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3873 Comparison of Outcomes of Hematopoietic Cell Transplantation (HCT) for Asymptomatic Patients with Sickle Cell Disease (SCD) and That of Propensity Matched Symptomatic Patients Undergoing HCT

Program: Oral and Poster Abstracts
Session: 114. Sickle cell Disease, Sickle Cell Trait and Other Hemoglobinopathies, Excluding Thalassemias: Clinical and Epidemiological: Poster III
Hematology Disease Topics & Pathways:
Sickle Cell Disease, Biological therapies, Clinical Practice (Health Services and Quality), Diversity, Equity, and Inclusion (DEI) , Hemoglobinopathies, pediatric, Diseases, Therapies, young adult , Study Population, Human, Transplantation
Monday, December 11, 2023, 6:00 PM-8:00 PM

Deeksha Katoch, MBBS1*, Vineetha Nallagatla, MBBS1* and Lakshmanan Krishnamurti, MD2

1Pediatric Hematology/Oncology/BMT, Yale School of Medicine, New Haven, CT
2Section of Pediatric Hematology, Oncology and Bone Marrow Transplant, Yale School of Medicine, Atlanta, GA


Hematopoietic cell transplantation (HCT), a potential curative option for sickle cell disease (SCD) has typically been offered to patients with severe disease manifestations. With improved outcomes, especially in young children receiving HCT from HLA identical donors, some clinicians are performing HCT for patients without severe manifestations. HCT is associated with risk of substantial short-term morbidity, death, and long-term sequelae. Performance of HCT in patients who have not yet suffered from complications of SCD, raises unique issues of cost-benefit tradeoff, ethics, and healthcare equity. Further, it is unknown whether patients who have not suffered complications of SCD would have better outcomes following HCT. The objective of this study was to compare the outcomes for asymptomatic patients in patients undergoing HCT for SCD and propensity matched symptomatic SCD patients undergoing HCT.

Methods: We queried the HCT for SCD dataset of patients undergoing HCT between 1990-2022 and reported to the Center for International Bone Marrow Research (CIBMTR) registry. Transplant essential data had been submitted for all patients while a subset of patients was assigned to the comprehensive research form (CRF) track. On these patients HCT centers submitted detailed SCD specific baseline data, as well as outcomes relevant to SCD and organ specific complications. The main reason for HCT is one of the variables collected in the CRF. Thus, we selected patients in the CRF track for further study. We describe demographics, baseline characteristics, transplant essential outcomes including overall survival (OS) and event free survival (EFS), graft failure (GF), Acute graft versus host disease (aGVHD) and chronic GVHD (cGVHD), venocclusive disease of the liver (VOD), post-transplant pneumonia/acute chest syndrome or other pulmonary complications(ACS), nephropathy, stroke, avascular necrosis (AVN), vasocclusive crises (VOC). We created a propensity score model, adding baseline variables. For each categorical outcome variable, frequency tables and tests of difference in proportions were derived. Descriptive statistics and tests of difference in means were derived for the two numeric outcome variables. In addition, survival analysis (Cox regression modeling) was conducted to determine the time until an individual experienced graft failure or death and whether event rates were associated with group classification adjusting for age and donor type.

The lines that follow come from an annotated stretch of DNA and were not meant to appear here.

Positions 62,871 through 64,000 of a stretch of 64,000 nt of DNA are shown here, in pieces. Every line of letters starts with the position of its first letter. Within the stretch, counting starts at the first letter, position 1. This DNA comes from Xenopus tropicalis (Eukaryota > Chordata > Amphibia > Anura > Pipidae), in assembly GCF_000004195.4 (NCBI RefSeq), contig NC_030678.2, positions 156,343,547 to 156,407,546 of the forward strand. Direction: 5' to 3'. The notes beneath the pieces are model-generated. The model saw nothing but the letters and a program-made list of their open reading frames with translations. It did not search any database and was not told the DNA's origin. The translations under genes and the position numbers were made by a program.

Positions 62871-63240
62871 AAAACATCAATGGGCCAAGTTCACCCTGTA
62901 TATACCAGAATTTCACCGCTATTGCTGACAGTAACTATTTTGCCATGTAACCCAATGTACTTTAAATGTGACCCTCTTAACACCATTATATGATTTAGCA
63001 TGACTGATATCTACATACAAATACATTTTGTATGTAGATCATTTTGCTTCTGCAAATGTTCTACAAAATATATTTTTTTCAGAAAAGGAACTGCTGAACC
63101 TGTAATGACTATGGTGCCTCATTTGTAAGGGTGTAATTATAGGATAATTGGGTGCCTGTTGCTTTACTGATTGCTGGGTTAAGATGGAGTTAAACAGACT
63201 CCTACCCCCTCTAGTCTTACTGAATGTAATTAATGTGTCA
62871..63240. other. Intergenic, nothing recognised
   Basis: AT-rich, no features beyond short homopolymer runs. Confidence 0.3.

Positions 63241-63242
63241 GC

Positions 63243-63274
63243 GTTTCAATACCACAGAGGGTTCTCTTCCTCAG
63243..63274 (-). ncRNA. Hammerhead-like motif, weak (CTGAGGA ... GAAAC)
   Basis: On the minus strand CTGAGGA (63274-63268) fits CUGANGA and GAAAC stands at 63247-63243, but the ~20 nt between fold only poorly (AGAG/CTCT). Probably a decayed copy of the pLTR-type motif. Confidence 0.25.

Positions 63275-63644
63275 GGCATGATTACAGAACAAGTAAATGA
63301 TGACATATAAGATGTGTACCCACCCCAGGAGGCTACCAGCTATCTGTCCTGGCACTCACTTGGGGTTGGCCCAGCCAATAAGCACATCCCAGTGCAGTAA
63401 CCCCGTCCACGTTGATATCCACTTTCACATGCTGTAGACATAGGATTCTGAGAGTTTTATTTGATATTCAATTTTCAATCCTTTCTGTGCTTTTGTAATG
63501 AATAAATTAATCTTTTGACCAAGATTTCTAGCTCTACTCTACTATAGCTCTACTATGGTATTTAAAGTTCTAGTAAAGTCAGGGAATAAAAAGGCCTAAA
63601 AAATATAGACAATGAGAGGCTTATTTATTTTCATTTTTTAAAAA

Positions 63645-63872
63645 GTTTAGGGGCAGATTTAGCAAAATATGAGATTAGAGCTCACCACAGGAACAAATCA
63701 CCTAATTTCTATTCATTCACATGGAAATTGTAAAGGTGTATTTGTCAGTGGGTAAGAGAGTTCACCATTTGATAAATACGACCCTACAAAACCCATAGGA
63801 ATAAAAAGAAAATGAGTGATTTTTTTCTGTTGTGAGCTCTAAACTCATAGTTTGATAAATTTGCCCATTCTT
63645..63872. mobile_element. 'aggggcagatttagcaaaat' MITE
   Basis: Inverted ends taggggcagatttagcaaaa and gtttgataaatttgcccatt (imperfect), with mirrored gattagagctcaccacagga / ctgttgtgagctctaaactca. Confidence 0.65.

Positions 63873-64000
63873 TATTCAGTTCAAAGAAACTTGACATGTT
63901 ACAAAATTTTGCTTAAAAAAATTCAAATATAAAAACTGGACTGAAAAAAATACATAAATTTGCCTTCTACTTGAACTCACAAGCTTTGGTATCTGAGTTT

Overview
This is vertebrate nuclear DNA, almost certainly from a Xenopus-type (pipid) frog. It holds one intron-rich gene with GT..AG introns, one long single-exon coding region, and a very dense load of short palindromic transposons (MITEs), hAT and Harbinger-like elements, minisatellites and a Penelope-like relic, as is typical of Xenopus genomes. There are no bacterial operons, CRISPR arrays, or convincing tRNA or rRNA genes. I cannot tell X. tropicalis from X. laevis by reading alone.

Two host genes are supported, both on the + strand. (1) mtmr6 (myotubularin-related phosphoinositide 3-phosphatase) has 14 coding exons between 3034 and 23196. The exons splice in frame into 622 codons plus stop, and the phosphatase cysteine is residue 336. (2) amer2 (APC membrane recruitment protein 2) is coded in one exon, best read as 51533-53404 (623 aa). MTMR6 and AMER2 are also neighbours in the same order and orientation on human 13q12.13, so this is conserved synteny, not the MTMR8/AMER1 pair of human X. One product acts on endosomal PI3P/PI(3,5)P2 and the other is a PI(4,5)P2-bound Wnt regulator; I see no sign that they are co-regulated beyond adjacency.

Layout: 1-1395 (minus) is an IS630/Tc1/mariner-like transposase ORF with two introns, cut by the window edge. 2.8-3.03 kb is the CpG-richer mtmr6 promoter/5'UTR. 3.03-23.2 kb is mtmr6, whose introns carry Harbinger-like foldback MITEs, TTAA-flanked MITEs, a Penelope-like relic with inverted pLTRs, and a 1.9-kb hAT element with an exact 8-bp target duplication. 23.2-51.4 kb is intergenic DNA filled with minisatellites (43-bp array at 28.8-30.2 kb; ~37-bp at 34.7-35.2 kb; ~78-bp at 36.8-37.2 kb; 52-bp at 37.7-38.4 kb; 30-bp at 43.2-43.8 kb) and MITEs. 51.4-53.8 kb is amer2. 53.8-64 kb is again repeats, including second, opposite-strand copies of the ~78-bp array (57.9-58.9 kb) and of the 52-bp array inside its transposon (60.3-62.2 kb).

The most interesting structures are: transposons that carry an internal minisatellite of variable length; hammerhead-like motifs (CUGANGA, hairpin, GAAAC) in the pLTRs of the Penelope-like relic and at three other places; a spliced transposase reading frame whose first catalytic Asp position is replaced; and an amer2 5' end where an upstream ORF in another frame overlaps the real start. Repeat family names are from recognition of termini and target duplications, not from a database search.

Results: For the entire cohort of 1718 patients undergoing HCT from 1990 to 2022 patients were followed for a median 47.8 months (0.3-312.9), 73.4% of patients with age at HCT <18 years and 74.7% with Karnofsky-Lansky score ≥ 90. The 3-year OS was 91.2%, 3-year EFS 75.5%, and GF rate was 17.9%, aGVHD grades II-IV occurred in 18.3%, and cGVHD developed in 22.3%.

A total of 763 patients were assigned to the CRF track. The main reason for HCT was reported for these patients, and 49 patients were reported to be asymptomatic at baseline. In the asymptomatic patients majority of the HCT were performed for patients under the age of 10 years (n = 33) in patients with Hemoglobin SS (n = 45) and most occurred between 2013-2018 (n = 24). Average follow up period was 48 months. The most common graft source and conditioning regimens utilized were bone marrow (n = 35) HLA identical sibling donor type (63.2%, n = 31), and reduced intensity conditioning (n = 25) respectively. Other donor types included HLA mismatched relative (n = 9), mismatched unrelated donor and cord blood (n = 5), and matched unrelated was used in 4 patients. There was one death, at 16.5 months with cGvHD. GF occurred in 14.3%, OS was 97.9%, EFS 83.67%, 20.4% developed aGvHD and 28.5% developed cGvHD and none developed secondary malignancies or post-transplant lymphoproliferative disorders. Propensity matched control group (Figure 1) was constructed based on age at HCT, donor type, graft type, HCT comorbidity index, SCD type. There was good variable balance with a small standardized mean difference for matched observations. There were no statistically significant differences in least mean squares for EFS, death, OS, GF, AGVHD, CGVHD, VOD, VOC, AVN, stroke or ACS between the propensity matched groups ( Figure 1).

Discussion: Complications and outcomes of HCT in asymptomatic patients with SCD patients is similar to that in propensity matched symptomatic SCD patients undergoing HCT.

Disclosures: No relevant conflicts of interest to declare.

*signifies non-member of ASH